Neighbors swap chores in community network

Jake Kapsner

Bike repair in return for walking the neighbor’s dog. Getting chiropractic adjustments for tutoring a child.
These are a few random exchanges made in the Community Barter Network, a free neighborhood coalition of 200 Twin Cities residents that started two years ago with help from a former University student.
The trading system works like this: Participants provide a service and get one credit for each hour worked. These credit hours are stored on a computer database and later used for other services.
And there’s never any haggling about what a service is worth because each offering receives equal credit.
“For the first time in this world, child care becomes equivalent to computer services. It’s great!” said Carole Broad, the program’s creator and coordinator.
To initiate an exchange, most participants call Broad, a 1996 University graduate, at the Pillsbury House.
Lorenzo Lien, a trader in the network, says bartering can be tough to manage when one person handles 200 traders. Officials will release a printed barter directory in May to offer more direct connections between participants.
Quicker links are also made on the network’s Web site. Participants use passwords to connect, and general users can find descriptions of services.
The network is a program of Pillsbury Neighborhood Services, an alliance of Minneapolis community-based centers. With funding from The United Way and various other foundations, 19,397 people were served last year.
The only network of its kind in Minneapolis, Community Barter began in 1996 and quickly grew.
In 1992, the Pillsbury agency sent a group to St. Louis to investigate one of the nation’s leading Time-Dollar based networks.
The bartering program is based upon an exchange system called the Time-Dollar Concept. Patented by legal scholar Edgar S. Cahn, the concept spawned a nonprofit institute in Washington D.C. that connects a national network of organizations.
With the help of neighborhood residents, Broad took over the Pillsbury research file in 1995. He ignited a local barter process that fostered 900 barters among 100 different services in 1997.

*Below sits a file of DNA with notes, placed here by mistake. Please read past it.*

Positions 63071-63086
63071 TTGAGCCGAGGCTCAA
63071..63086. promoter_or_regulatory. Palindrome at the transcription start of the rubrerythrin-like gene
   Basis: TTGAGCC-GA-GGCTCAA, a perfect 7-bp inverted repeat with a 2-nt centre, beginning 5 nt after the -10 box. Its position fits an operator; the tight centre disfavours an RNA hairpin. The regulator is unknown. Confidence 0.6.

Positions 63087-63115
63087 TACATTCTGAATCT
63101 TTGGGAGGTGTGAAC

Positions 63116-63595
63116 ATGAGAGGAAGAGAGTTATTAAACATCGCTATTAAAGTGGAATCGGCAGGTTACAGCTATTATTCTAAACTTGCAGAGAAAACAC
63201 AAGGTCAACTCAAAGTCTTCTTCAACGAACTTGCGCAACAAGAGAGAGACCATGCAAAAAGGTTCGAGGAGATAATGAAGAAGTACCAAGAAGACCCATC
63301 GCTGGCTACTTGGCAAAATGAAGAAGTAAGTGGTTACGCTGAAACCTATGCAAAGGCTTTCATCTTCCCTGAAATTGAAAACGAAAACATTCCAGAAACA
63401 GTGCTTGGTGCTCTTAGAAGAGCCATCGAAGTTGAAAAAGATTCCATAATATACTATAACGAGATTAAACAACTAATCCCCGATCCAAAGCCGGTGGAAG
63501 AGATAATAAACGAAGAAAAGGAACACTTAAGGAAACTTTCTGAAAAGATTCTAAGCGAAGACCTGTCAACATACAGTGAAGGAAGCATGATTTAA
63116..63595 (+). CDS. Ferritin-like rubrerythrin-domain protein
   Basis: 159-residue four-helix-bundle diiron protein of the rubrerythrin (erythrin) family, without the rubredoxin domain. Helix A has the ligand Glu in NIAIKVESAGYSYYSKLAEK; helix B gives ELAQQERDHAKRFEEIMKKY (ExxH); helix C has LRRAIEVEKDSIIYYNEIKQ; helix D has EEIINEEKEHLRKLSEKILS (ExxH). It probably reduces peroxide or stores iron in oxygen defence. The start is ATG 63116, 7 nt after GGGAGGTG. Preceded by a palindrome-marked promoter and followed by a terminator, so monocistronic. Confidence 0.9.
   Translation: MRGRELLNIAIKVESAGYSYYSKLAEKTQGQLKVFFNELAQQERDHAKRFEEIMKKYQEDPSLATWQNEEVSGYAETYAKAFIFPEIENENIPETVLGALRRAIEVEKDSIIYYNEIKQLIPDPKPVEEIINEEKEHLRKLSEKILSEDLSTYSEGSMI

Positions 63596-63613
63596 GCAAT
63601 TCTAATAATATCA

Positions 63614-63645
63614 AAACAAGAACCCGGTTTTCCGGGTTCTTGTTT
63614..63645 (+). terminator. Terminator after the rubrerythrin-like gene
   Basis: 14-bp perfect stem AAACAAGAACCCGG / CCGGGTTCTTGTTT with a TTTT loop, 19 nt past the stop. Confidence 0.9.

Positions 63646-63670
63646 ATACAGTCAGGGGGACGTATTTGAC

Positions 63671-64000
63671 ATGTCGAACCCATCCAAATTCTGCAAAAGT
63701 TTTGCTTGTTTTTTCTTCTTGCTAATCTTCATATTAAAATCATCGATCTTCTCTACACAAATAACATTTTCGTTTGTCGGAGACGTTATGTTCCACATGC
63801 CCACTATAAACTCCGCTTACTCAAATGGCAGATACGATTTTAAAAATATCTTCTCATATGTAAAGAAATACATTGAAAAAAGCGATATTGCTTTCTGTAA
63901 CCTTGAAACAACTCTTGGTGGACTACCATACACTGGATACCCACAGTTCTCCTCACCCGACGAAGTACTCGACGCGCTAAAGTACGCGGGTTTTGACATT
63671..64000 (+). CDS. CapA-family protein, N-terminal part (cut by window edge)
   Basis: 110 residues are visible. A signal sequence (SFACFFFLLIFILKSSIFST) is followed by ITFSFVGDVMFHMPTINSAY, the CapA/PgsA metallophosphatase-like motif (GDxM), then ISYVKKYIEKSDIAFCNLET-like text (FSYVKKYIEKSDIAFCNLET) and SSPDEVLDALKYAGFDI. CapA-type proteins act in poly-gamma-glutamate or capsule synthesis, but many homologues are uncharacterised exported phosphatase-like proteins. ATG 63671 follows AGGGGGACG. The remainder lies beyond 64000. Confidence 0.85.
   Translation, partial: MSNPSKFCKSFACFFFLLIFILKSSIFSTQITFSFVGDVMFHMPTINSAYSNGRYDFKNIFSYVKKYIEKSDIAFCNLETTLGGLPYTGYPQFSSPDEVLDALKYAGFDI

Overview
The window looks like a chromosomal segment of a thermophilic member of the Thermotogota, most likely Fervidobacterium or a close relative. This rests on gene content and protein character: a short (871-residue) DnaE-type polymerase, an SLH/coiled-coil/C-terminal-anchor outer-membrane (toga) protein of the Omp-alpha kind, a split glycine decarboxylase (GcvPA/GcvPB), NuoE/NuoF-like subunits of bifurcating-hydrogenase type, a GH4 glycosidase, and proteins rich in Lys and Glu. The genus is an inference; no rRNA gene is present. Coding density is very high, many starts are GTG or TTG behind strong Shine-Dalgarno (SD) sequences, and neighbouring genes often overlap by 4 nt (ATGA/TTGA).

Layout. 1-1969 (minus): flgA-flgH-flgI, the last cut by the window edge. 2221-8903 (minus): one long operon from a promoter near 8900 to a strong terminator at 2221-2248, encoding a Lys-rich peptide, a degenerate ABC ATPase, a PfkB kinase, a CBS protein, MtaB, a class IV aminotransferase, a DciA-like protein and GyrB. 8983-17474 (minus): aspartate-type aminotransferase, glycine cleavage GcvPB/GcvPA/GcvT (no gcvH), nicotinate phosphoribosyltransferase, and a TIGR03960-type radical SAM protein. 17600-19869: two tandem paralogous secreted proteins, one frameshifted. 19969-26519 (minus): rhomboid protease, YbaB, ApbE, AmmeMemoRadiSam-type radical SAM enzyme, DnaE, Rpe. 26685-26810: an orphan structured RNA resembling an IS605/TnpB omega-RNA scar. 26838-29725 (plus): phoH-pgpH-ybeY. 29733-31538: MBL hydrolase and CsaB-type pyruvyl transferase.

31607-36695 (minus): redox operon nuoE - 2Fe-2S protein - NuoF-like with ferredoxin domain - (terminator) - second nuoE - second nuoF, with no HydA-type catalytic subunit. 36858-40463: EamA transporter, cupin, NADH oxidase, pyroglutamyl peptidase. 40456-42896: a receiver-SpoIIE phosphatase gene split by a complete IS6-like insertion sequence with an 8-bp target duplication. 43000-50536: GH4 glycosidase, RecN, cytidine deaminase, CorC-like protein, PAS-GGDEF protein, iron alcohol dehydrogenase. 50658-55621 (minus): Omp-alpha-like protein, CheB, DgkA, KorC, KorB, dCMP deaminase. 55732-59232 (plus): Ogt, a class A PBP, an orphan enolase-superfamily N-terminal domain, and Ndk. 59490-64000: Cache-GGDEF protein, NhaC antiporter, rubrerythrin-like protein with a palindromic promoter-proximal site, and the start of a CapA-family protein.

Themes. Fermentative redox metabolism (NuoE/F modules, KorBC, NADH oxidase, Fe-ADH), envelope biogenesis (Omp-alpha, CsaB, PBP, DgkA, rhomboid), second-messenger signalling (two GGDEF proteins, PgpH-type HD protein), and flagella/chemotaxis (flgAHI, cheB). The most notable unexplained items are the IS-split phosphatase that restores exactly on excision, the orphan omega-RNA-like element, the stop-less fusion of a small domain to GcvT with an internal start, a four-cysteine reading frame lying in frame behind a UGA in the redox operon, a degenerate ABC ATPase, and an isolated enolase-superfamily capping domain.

Traders gathered Saturday for a Barter Bazaar at the network’s Pillsbury House base in South Minneapolis to showcase tools of their trade.
Members offered a sampling of massage therapy, Web design, music lessons and child care, as barterers actively networked.
Meeting people and making contacts has made the Barter process a plus, said Molly Reinemann.
“I’ve done a ton of barters,” Reinemann said, explaining how she earned credits doing administrative work and used hours for window refinishing, car repair, even career counseling.
“It’s fun because it appeals to my thrifty nature,” she said.
People in the network follow the principle of what comes around goes around.
Retired Fairview-University Medical Center nurse Carol Meade offered child care for Lien’s daughter, while Lien has already painted Meade’s house. The barter network is rarely a direct swap, however.
Some services are in higher demand than others, said Bill Cook, a volunteer advisory committee member. Plumbing, carpentry and roofing are in demand, and Pillsbury House officials hope to soon offer training sessions for these skills, Cook said.
Traders say the exchanges build a sense of community, strengthening neighborhood ties between people like Meade and Lien. Credit hours are donated to elderly and disabled people who can’t participate. Potluck gatherings also encourage an inter-generational atmosphere.
College of Natural Resources student Brent Nolan said he fixes bicycles for barterers once a week on average, and uses credit for computer assistance and Shiatsu massage.
“I can do something I enjoy doing, and in return barter for something I normally wouldn’t do,” Nolan said.